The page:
However, there were a lot of mixed signals and it was a confusing day for riders. Behind the scenes contract negotiations went public in a disastrous confusing way. The strike was announced late Thursday, so commuters like Ken Hartley did not find out until they arrived at the ferry terminal around 4:30 a.m. Friday.
"That's bad. So then, I can't get home today. Well, I guess I better drive in today," he said when he found out about the strike.
Just as he was driving into the city, the situation changed again. Chris Yoshida was listening to the news in her car, so she was able to adapt.
"I was on my way in. I heard there was going to be a strike and then wasn't going to be a strike," she recalled. "I don't know. It was crazy. I don't know even why they were striking. It was just flash news. It wasn't well-publicized I guess."
Commuters were not the only ones confused. Some ferry employees showed up for work and they did not even know there was a strike. It turns out the threatened strike was really a negotiating tactic.
"It was to get an agreement," IBU spokesperson Marina Secchitano said.
However, it did not work. After the union put out a press release about the strike, bridge officials announced service was cancelled for the day because of the strike. Union officials were stunned.
"In my 30 years, I've never seen an employer take that tact," Secchitano said.
They called off the strike saying they did not want to inconvenience anyone, but of course by then, commuters were caught in the middle.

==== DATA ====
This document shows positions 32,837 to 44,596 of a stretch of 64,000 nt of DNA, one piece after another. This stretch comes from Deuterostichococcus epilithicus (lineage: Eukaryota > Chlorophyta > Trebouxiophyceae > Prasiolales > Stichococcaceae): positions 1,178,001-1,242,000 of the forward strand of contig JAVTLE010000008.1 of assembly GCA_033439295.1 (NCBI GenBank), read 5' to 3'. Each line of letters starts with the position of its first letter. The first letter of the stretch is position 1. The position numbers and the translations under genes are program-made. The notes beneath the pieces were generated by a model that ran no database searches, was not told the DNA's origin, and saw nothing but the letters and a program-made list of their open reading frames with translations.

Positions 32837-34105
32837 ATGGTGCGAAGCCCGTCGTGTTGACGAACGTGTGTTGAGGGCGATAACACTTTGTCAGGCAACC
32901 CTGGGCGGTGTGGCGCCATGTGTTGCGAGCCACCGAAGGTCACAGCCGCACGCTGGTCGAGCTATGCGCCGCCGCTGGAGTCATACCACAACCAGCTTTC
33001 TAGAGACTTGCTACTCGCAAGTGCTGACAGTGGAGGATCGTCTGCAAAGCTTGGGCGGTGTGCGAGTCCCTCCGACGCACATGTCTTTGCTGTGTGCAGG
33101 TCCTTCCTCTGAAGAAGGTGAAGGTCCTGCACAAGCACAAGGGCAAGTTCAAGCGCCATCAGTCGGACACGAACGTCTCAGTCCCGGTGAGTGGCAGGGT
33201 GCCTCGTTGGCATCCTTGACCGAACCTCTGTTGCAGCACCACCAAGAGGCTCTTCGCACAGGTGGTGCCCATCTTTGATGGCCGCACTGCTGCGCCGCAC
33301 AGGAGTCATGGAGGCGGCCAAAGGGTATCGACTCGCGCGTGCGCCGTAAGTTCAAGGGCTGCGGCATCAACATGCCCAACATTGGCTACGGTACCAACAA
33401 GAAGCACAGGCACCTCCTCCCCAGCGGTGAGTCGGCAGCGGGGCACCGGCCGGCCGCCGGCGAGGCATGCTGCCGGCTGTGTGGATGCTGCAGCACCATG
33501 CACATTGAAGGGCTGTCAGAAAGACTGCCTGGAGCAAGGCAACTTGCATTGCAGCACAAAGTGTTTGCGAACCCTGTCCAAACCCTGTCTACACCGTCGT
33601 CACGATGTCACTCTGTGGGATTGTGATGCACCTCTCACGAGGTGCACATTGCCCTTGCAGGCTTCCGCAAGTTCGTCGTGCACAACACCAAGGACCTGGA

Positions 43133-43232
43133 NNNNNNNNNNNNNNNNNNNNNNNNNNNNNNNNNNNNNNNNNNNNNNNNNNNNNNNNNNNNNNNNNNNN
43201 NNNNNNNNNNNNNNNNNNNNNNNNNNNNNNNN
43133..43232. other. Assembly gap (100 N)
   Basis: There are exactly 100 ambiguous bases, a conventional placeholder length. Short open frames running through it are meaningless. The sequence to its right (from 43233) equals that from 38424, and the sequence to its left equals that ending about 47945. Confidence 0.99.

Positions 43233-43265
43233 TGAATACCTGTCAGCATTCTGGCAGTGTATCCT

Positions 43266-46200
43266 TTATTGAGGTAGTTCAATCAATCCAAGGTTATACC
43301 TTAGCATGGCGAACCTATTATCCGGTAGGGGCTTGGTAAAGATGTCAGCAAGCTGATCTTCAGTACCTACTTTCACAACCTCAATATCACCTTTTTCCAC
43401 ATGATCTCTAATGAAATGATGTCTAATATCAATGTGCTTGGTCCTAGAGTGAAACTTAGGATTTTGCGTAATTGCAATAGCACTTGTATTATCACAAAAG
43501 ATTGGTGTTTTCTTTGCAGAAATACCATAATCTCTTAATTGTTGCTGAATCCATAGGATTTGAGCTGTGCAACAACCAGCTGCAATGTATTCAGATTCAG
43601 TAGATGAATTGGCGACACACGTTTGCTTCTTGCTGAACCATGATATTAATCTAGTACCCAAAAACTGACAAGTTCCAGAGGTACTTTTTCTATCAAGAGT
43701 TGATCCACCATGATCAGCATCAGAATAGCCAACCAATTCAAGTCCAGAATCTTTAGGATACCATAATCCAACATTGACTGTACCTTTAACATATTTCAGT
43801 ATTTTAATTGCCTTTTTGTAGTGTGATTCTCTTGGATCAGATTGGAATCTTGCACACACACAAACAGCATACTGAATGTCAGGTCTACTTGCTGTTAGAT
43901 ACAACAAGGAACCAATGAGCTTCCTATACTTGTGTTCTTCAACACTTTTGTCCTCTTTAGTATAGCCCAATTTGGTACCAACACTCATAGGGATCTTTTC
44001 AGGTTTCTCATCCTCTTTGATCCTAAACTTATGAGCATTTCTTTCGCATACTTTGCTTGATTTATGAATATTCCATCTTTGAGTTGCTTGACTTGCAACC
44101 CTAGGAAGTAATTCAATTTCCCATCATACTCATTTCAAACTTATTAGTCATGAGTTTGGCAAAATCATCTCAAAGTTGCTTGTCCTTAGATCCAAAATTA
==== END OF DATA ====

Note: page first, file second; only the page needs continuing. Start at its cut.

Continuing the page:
"They issued a press release that stated they would be on strike this morning from 4 a.m. to 10 p.m.," said Mary Currie with the Golden Gate Bridge District. "Apparently, through the evening, they had a change of heart and they are not going to strike today, and we will be running service. And, we just want to say how unfortunate it is for our customers, that the Inland Boatmen's Union felt it was the right way to go and call a strike, then call the strike off."
Ferries ran without any problems, but commuters say that in the future, they would really rather not be part of these labor negotiations.
"I depend upon this mode of transportation to get to work so, they just need to work it out. Work it out on a Saturday or Sunday if you can," said commuter Pete Scanlan.
The sticking point is that in about one week, people will soon be replaced by machines. Passengers will not see the ticket takers any more, but they will see a ticket machine. Both sides are expected to return to the negotiation table next week.
No further strikes are being threatened or planned.